By Jonathan Turtle
For he knows how we were made; he remembers that we are dust. (Psalm 103:14).
THE GREAT LENTEN JOURNEY begins with the imposition of ash, our foreheads marked by the cross. The ashes themselves come from the Palm leaves waved on the Sunday of the Passion—once luscious and vibrant, full of life, burned to become ash for our heads. A tangible reminder of the finiteness of things, which once were and are no longer.
A tangible reminder of our finiteness: “Remember you are dust, and to dust you shall return.” Lent begins with a reminder: you are mortal. “As for mortals, their days are like grass; they flourish like a flower of the field; for the wind passes over it, and it is gone, and its place knows it no more,” writes the Psalmist (103:15-16).
To recall our mortality may at first seem rather morbid but in fact it names an essential aspect of our humanity: “For he knows how we were made; he remembers that we are dust.” “Then the Lord God formed man from the dust of the ground, and breathed into his nostrils the breath of life; and the man became a living being” (Genesis 2:7).
The Latin word for earth or ground, the dust from which we are made, is humus, from which we get the English word humility. Humility – here’s a word that names the sort of remembering that Christians are called to, especially during Lent.
It is hard to follow Jesus without humility and we cannot follow Jesus for very long before learning it. Humility then is an important virtue and gift for the Christian life and it presupposes three things that shape our common life: that we are God’s to begin with, that we have strayed and do stray, and that God wills us to be His in the end.
Our mortality humbles us because by it we come to learn that we are God’s to begin with. That is to say, we are creatures of His own fashioning. Our very life comes from God and is sustained at each and every moment by God. We have no life in and of ourselves. Our very being is donated from Him who is Being itself. “Remember that you are dust, and to dust you shall return.” The ashes smudged on our foreheads, a visible reminder of this our creatureliness, our mortality.
In a culture like ours this is not a particularly welcome message. That we are mortal means that we have limits and bounds. As the Psalmist says elsewhere, “You hem me in—behind and before; you have laid your hand upon me,” (139:5). In an age where the chief virtue is the right to self-determination in all matters of living and dying, we hear the Christian story: our lives are not our own. Therefore, we are not self-determined but rather determined by God who made us, who hems us in, who knows our frame.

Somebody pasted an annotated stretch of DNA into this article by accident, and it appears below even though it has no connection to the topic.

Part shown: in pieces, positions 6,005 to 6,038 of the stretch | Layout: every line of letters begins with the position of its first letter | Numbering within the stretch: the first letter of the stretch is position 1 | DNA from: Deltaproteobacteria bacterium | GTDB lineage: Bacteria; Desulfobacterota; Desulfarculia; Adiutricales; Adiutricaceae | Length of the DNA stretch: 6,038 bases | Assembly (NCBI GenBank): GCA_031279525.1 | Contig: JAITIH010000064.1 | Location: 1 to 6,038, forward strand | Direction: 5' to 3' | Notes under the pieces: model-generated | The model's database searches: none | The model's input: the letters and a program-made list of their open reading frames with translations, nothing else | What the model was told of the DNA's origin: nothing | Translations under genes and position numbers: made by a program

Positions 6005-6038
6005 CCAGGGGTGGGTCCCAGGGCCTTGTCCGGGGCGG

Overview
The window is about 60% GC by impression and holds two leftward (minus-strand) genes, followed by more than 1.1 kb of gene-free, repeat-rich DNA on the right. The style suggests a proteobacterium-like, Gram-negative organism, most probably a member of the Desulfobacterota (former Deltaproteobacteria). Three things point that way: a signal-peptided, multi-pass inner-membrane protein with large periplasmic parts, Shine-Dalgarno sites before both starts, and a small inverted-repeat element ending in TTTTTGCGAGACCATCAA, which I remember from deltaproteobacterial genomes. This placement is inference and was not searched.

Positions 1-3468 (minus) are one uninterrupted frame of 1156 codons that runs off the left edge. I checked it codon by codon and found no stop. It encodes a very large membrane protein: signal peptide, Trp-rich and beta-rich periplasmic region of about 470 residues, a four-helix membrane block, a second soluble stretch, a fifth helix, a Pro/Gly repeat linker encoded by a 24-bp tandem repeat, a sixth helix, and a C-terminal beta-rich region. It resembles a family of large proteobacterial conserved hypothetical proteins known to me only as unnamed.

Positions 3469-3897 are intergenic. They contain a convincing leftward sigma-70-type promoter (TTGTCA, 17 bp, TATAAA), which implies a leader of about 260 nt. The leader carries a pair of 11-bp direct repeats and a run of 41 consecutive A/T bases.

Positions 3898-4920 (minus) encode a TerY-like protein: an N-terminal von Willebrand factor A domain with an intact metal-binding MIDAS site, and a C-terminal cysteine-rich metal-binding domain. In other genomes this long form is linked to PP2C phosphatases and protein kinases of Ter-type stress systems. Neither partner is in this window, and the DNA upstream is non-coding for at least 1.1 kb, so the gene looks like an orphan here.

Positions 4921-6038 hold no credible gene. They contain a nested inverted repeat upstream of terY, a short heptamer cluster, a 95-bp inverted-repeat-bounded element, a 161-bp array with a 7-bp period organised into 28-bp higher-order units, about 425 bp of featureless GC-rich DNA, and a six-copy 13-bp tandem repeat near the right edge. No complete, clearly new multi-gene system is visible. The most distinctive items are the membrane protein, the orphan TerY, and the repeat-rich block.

In the opening of his Confessions St. Augustine wrote: “Man is one of your creatures, Lord, and his instinct is to praise you. He bears about him the mark of death, the sign of his own sin, to remind him that you thwart the proud. But still, since he is a part of your creation, he wishes to praise you. The thought of you stirs him so deeply that he cannot be content unless he praises you, because you made us for yourself and our hearts are restless until they rest in you.”
That we are God’s creatures means not only that our life comes from and is sustained by God but also that the goal of life is union with God. Our life, finite and hemmed in as it is, yet opens up time and space for us to know and love God in and through and with Jesus Christ, which is the fullness of life, no matter how many days we are granted here on earth.
However, as Augustine notes, sin has a way of obscuring the reality that we are God’s and that the end of life is to praise God. We have strayed and do stray; our hearts err and are deceived into pursuing lesser goods and pleasures. We know the pull of hubris, to think that we have the right to self-determination, to claim ownership of the life that is pure gift.
Even still, our creaturely instinct is to praise God and we are restless until we do. This is the dignity of human creatures: that we are called to communion with God. That from the very moment we come into being we are invited to converse with God. Indeed, it is for this very reason that we exist at all: because God has created us by love, and by love sustains us. And having sinned and gone astray, still God in love pursues us for he despises nothing that he has made.
“For he knows how we were made; he remembers that we are dust.” We remember, but God too remembers and in remembering humbles himself and assumes our humility. Becoming like us that we might become like him, taking on the dustiness of our frame that we might take on the glory of his immortality. “For our sake he made him to be sin who knew no sin, so that in him we might become the righteousness of God,” writes Paul. (2 Corinthians 5:21)
That is why your head is marked not just with ashes – a reminder of your mortality – but with ashes in the form of the cross. This is a reminder of God’s steadfast love, which breathes new life into our dusty frame: “...the steadfast love of the Lord is from everlasting to everlasting on those who fear him” (Psalm 103:17). It is on the cross that we come face to face with the humility of Christ, and so we pray in what has become known as the Prayer of Humble Access “that our sinful bodies may be made clean by his Body, And our souls washed through his most precious Blood, And that we may evermore dwell in him, And he in us. Amen” (BCP 84). TAP
The Rev. Jonathan Turtle is the Assistant Curate at the Church of St Mary and St Martha in West Toronto. A graduate of Wycliffe College, he is married to Christina with whom he has three young children. These days he is interested in Liturgics, mission, weight training, and Sir Roger Scruton.